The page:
Why I’m Not Counting on Social Security, and Neither Should You | Smart Change: Personal Finance

(Selena Maranjian)

The Social Security program is a pact between workers and their employers that they will contribute to a common fund to ensure that those who are no longer part of the workforce will have a basic income on which to live. — President Jimmy Carter

Social Security has been a lifesaver for countless millions, and it does provide a basic income — but it’s not easy to live on Social Security benefits. Here are two reasons why I’m not counting on Social Security to be my main support in retirement — and why you shouldn’t, either.

Image source: Getty Images.

Social Security was never meant to replace your income

For starters, Social Security was never meant to fully replace your pre-retirement income. These days it replaces about 40% of it for many people and less for higher earners. The average monthly Social Security retirement benefit check was recently about $1,666 — roughly $20,000 over the course of a year.

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That’s probably much less than you might have expected and certainly a lot less than you’ll require if you want to live comfortably. The maximum benefit, recently $4,194 per month or about $50,000 per year, might sound more like what you’d like or would expect, but you’ll only receive that if you’ve earned the maximum amount that counts for Social Security (currently $147,000 ) in each one of the 35 years of earnings that are incorporated in your benefit calculations. You’ll also have had to delay starting to collect your benefits until age 70 — something that many can’t do.

To get a better idea of ​​what your specific benefits are likely to be, visit the Social Security Administration (SSA) website and set up a my Social Security account there. Then you’ll see estimates of your future benefits as well as the SSA’s record of your earnings, year by year. (If you spot any errors, look into having them corrected so that you don’t end up shortchanged on benefits.)

Social Security benefits may end up shrinking

The first reason I’m not counting on Social Security to provide much of my retirement income is that it’s going to provide much less than I expect to need.

The other reason is that the Social Security program is in danger of not being able to pay out all of the benefits that we workers are entitled to receive in retirement. (The news isn’t quite as bad as you may fear, so keep reading!)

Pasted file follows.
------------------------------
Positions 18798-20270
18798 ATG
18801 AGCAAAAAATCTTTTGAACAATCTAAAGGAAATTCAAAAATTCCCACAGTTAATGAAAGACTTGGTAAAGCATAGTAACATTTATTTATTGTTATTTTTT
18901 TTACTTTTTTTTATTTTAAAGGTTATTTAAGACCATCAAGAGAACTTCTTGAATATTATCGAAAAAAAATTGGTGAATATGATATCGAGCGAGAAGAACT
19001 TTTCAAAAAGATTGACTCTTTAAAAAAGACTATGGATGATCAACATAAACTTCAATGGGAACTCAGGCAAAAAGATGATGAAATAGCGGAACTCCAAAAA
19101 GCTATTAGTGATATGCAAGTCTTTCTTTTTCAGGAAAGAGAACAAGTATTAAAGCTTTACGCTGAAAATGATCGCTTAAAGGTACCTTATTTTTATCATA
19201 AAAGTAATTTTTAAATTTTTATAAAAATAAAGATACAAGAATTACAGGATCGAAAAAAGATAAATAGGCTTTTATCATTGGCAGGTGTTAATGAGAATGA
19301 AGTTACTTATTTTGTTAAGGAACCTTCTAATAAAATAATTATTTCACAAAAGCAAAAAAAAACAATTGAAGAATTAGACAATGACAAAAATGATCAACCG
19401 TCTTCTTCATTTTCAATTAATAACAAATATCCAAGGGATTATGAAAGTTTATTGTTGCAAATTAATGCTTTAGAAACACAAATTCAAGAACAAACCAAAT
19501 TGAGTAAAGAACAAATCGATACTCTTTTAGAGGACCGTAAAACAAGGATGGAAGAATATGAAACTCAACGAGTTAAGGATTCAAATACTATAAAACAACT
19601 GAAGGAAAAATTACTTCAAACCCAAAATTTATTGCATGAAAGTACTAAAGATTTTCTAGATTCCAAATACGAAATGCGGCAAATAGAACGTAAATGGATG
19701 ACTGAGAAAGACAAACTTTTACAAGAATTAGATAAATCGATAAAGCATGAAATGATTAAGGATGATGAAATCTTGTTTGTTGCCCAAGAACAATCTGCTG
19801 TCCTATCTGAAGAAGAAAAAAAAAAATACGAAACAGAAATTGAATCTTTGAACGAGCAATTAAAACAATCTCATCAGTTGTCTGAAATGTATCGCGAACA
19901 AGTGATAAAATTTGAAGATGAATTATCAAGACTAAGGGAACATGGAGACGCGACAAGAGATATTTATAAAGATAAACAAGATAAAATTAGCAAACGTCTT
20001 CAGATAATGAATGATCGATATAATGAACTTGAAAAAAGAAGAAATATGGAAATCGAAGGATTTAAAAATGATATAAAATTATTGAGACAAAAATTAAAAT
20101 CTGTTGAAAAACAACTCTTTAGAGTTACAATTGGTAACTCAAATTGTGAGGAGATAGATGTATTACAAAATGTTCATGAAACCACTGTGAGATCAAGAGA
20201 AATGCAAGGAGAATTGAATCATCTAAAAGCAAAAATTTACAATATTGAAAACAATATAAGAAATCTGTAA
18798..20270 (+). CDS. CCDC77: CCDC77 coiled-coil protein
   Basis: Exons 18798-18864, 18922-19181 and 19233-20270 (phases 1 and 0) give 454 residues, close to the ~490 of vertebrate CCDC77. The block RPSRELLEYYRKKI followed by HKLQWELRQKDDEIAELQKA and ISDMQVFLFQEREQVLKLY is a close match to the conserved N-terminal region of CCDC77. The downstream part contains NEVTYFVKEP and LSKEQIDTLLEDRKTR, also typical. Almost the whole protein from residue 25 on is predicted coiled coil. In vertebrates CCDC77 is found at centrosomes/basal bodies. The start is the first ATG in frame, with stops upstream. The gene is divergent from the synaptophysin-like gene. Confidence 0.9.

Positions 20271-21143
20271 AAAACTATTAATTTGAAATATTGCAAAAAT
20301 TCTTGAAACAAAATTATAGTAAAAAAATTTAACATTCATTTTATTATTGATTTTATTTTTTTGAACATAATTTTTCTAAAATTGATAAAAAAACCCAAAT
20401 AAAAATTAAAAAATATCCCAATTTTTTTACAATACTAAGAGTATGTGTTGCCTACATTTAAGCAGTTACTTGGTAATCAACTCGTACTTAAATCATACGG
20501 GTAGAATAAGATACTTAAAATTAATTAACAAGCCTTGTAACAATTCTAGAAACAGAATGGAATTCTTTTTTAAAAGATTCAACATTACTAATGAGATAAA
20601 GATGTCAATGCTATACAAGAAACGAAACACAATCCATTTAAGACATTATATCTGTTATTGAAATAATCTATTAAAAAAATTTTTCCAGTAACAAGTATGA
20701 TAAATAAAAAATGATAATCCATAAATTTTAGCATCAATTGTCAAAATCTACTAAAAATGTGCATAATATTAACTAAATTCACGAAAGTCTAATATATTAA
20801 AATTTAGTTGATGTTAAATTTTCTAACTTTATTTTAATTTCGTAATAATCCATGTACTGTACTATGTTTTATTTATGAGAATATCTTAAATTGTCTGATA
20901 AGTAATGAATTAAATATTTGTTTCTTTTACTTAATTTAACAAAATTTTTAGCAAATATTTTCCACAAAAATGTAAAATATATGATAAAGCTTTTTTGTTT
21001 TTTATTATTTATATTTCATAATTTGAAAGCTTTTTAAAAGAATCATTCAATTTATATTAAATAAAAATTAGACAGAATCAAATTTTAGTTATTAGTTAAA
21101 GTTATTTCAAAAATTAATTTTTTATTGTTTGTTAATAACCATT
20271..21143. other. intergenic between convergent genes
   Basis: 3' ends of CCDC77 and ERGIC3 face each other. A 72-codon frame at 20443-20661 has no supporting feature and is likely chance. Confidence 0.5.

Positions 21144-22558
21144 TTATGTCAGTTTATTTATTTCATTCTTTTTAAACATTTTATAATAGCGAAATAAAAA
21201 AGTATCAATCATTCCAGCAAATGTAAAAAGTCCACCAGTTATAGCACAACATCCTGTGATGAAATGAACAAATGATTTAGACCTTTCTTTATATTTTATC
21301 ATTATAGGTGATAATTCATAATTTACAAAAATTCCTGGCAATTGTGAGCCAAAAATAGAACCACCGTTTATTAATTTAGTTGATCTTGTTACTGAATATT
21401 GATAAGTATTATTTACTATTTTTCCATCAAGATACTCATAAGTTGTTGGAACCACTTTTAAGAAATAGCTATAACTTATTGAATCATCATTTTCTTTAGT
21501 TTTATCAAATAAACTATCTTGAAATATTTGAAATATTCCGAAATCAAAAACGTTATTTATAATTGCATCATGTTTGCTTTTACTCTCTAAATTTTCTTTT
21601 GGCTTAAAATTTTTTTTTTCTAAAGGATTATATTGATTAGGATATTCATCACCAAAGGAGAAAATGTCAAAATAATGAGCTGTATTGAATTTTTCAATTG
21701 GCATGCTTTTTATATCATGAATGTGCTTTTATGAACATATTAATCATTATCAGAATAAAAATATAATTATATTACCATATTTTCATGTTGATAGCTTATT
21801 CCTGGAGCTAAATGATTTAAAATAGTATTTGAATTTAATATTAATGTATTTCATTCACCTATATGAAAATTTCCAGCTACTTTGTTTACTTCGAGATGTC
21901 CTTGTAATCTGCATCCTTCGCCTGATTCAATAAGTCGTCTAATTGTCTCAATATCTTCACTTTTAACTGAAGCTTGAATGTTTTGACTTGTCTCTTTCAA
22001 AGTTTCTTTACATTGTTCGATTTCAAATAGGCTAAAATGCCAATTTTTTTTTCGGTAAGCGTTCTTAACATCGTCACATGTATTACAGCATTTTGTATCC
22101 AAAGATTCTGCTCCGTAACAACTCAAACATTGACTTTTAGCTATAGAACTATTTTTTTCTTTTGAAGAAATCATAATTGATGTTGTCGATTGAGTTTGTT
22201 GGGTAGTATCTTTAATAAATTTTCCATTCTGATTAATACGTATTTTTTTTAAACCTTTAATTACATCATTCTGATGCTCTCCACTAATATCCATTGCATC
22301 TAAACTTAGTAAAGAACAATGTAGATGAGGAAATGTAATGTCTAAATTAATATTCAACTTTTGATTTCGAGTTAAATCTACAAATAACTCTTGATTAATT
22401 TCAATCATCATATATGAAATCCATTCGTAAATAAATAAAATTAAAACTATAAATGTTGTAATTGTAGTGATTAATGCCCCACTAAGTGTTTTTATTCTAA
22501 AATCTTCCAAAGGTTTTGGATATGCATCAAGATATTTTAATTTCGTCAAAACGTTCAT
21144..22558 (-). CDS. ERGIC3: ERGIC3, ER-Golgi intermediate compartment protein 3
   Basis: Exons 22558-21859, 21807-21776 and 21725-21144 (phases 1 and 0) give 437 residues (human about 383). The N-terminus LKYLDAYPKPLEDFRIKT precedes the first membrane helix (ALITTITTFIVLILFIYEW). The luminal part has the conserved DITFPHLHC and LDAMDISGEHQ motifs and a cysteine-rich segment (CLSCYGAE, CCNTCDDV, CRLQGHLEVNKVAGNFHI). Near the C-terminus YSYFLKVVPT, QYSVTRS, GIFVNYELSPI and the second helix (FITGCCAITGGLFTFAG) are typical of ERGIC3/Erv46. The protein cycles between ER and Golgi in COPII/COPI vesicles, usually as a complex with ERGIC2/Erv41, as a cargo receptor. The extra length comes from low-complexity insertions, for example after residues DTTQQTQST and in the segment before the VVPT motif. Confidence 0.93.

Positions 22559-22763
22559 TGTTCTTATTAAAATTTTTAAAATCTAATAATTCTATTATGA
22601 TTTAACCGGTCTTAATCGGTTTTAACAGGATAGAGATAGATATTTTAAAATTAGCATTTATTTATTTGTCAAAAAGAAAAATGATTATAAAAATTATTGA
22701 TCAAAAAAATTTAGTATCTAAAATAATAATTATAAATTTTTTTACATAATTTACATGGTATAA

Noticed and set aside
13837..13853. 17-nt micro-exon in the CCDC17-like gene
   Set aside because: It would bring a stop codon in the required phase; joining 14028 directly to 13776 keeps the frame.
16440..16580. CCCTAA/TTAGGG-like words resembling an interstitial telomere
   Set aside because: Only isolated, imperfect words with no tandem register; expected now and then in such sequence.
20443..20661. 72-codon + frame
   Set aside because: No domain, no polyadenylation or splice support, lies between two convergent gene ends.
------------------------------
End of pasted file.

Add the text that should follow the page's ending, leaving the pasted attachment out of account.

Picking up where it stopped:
Understand that the Social Security system is designed so that working people pay into it via taxes on their earnings, and those earnings are used to pay retired workers their benefits. It all worked well decades ago, when there were far more workers than retirees, but over the past few decades, people have been living longer and retiring earlier.

The Social Security Administration has detailed how the ratio of covered workers to beneficiaries has changed over time:


Ratio of Covered Workers to Beneficiaries

















Source: Social Security Administration.

In other words, we’re approaching the point at which not enough will be coming in to cover benefits needing to be sent out. According to the recently released 2022 Social Security Trustees Report, the current Social Security surplus will be depleted by 2034. That doesn’t mean that the program will “run out of money,” as some breathless news reports suggest. Instead, benefits may end up reduced. The latest estimate is that retirees can expect to receive around 77% of what they were entitled to.

That’s the worst case scenario. It’s not guaranteed to happen, though, because there are a bunch of ways that Congress can strengthen Social Security, sending more money to its coffers. The tax that we pay from our paychecks can be increased, for example. A relatively small increase can make a big difference. Also, not everyone knows this, but we’re only taxed for Social Security up to a certain income level, which is adjusted regularly. It’s $147,000 for 2022, so every dollar you earn up to that will be taxed, but any dollars earned beyond that do not get taxed. This means that lower-income earners get taxed on all their income, while wealthier folks only get taxed on part of their income. Taxing all income and eliminating that cap can go a long way to restoring Social Security’s ability to meet its obligations.

What to do?

I’m not counting on Congress to fix Social Security, though I hope it will. Instead, I’m saving and investing for my future because Social Security alone will not provide enough. Crunch your own numbers to see how much you need for retirement, and then figure out how you’ll get there. It may not be a fun exercise, but it can lead you to a much more secure future.

The $18,984 Social Security bonus most retirees completely overlook

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